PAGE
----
A long tradition of naming winds in the Mediterranean can be traced all the way to Homer's Illiad. For instance, Boreas, the bringer of winter, is still in use today.
Now it is called bura (pronounced Boo-rah), a northeastern wind that flows over the mountains towards the open sea, bringing clear, crisp and cold weather. During winter months gusts of bura can reach up to 300 km/h. Another relative of bura is burin, a nightly summer breeze that blows mostly from the NE.
Tramontana is a straight north type of wind similar to bura, minus the strong gusts and the strength. It is much more stable and not so cold like bura, but it also announces clear weather. Its interesting name comesfrom Latin vertus transmontanus, in translation: the wind that is coming over the mountains.
An all-time favourite Croatian coastal wind is maestral. Due to its cooling effect, it determined the building pattern of Dalmatian towns in ancient times. It blows from the NW to W, starts before noon, reaches its peak in the early afternoon, and dies out in the evening with sunset. The lack of maestral in the summer is the harbinger of jugo and bad weather.
The wind blowing in the opposite direction tobura is called jugo (pronounced Yu-goh). It is a SE wind that harbingers bad weather, brings rain and low pressure/high moisture. The wind can be rather gusty, and can cause big, deep waves. The conditions brought on by this wind often put people in a foul mood, so in the times of the Republic of Dubrovnik, courts used to be closed during jugo.
A wide range of indigenous grape varietals combined with an infinite variety of microclimates on Dalmatian islands and hillsides makes wine tasting in Croatia really special.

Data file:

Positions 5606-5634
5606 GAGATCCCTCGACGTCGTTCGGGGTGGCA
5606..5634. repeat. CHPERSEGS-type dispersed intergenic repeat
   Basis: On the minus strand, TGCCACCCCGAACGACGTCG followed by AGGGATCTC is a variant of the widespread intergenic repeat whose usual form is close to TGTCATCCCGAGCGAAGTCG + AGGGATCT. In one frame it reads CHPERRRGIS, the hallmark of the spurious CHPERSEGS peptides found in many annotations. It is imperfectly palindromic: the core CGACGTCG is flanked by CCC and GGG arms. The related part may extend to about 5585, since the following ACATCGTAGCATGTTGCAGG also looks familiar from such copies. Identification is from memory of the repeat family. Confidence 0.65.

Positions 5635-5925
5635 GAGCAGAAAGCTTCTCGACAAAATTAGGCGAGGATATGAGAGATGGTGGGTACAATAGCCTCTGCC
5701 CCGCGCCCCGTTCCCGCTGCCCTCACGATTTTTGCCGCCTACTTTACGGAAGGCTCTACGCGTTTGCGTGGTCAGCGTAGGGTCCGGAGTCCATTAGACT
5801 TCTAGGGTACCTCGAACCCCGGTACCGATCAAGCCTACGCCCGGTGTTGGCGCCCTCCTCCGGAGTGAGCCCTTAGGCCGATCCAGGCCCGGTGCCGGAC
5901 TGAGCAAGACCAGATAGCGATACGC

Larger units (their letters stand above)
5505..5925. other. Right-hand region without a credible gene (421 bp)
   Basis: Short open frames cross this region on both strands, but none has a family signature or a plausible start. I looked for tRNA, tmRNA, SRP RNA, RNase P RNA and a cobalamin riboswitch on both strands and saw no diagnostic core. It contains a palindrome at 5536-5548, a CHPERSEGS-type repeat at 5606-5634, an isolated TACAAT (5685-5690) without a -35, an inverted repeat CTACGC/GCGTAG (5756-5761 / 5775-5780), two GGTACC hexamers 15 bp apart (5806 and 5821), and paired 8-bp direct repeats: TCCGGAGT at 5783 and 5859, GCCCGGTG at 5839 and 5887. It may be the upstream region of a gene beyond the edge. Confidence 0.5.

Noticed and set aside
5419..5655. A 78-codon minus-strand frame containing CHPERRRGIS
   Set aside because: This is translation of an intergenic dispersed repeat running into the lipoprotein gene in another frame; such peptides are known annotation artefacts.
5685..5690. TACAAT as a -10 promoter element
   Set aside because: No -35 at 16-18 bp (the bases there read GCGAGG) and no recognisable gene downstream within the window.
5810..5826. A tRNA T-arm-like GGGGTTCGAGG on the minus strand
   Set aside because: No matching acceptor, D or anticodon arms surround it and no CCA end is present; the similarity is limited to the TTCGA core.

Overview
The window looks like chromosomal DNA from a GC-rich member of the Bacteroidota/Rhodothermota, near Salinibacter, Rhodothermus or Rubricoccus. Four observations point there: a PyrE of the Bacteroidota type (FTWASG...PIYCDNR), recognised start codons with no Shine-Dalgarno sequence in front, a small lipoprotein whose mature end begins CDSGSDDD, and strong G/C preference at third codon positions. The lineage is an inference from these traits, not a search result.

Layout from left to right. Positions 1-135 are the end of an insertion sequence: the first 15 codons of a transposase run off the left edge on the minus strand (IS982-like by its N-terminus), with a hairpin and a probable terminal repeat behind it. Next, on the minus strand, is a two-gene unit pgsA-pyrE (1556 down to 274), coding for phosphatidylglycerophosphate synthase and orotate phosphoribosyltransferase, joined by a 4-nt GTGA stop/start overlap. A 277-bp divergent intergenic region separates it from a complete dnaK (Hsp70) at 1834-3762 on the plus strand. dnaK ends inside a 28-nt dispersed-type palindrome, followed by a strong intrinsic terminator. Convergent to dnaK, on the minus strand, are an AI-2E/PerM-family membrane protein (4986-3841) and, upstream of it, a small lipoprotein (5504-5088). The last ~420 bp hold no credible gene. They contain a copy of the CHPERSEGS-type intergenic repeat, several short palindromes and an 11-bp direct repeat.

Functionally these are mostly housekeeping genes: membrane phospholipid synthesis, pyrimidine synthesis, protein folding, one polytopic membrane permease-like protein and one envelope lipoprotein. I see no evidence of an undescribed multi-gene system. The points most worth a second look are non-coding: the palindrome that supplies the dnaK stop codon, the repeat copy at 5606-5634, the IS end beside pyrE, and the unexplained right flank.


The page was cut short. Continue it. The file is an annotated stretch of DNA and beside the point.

Plavacmali is the primary red wine grape grown on the Dalmatian coast, producing rich, robust wines high in alcohol (12 to 17%) and tannins. Aromas usually vary between blackberries, dark cherries, pepper, and spices, even cocoa. Best plavac comes from the Pelješac peninsula, and the islands of Hvar and Brač.
Crljenak (kaštelanski) is an old, almost forgotten, Croatian grape variety and a proud parent variety of Plavac Mali. In California it is known as Zinfandel, in Italy as Primitivo. The grapes typically produce a robust red and dry wine which runs rather “hot” for a vintage clocking at 14.5% alcohol. The aftertaste depends on microlocation, but main aromas are plum, blackberry, raspberry and cherry.
Babić grows mostly around Primošten and Šibenik. Wine produced from this grape varietal has a high degree of tannins as well as alcohol (11,5 do 13 %) and is supposed to age well. Almost purple in colour, babić is a gentle red when compared to plavac mali.
Dobričić is one of the most important grape varieties in Dalmatia! It is also a parent variety of the more famous Plavac Mali. Dobričić, famous for its rich ruby color, was first grown on the small island of Šolta. It is a relatively light red wine at 12.2% alcohol. Aroma is pleasant, sweet and mild, and somewhat complex, consisting of caramel, raisins, rose hip, dried figs, even some blackcurrant.
Maraština (otherwise known as rukatac) is another white grape variety present in all of the Dalmatian sub-regions. Very aromatic and juicy wine, with fruit notes and a mineral finish, and mid to high level alcohol content.
Vugava is a rich and strong white wine, cultivated mainly on the remote island of Vis. Deep golden yellow in colour, with strong body and pleasant fragrances of vanilla, cloves, apple and citruses, even sage.
Bogdanuša hails from Hvar. Green to golden yellow in colour it is lovely fresh, light and floral dry white with 12% of alcohol. Its name means "godsend", and Bogdanuša wines play a significant part in Croatia's religious festivals.
Pošip is a local white wine grape grown mainly on the island of Korčula, around the municipalities of Čara and Smokvica. It produces a light-bodied wine with 12-13% in alcohol. Enjoy chilled at about 14 °C with white fish or pršut and paški sir.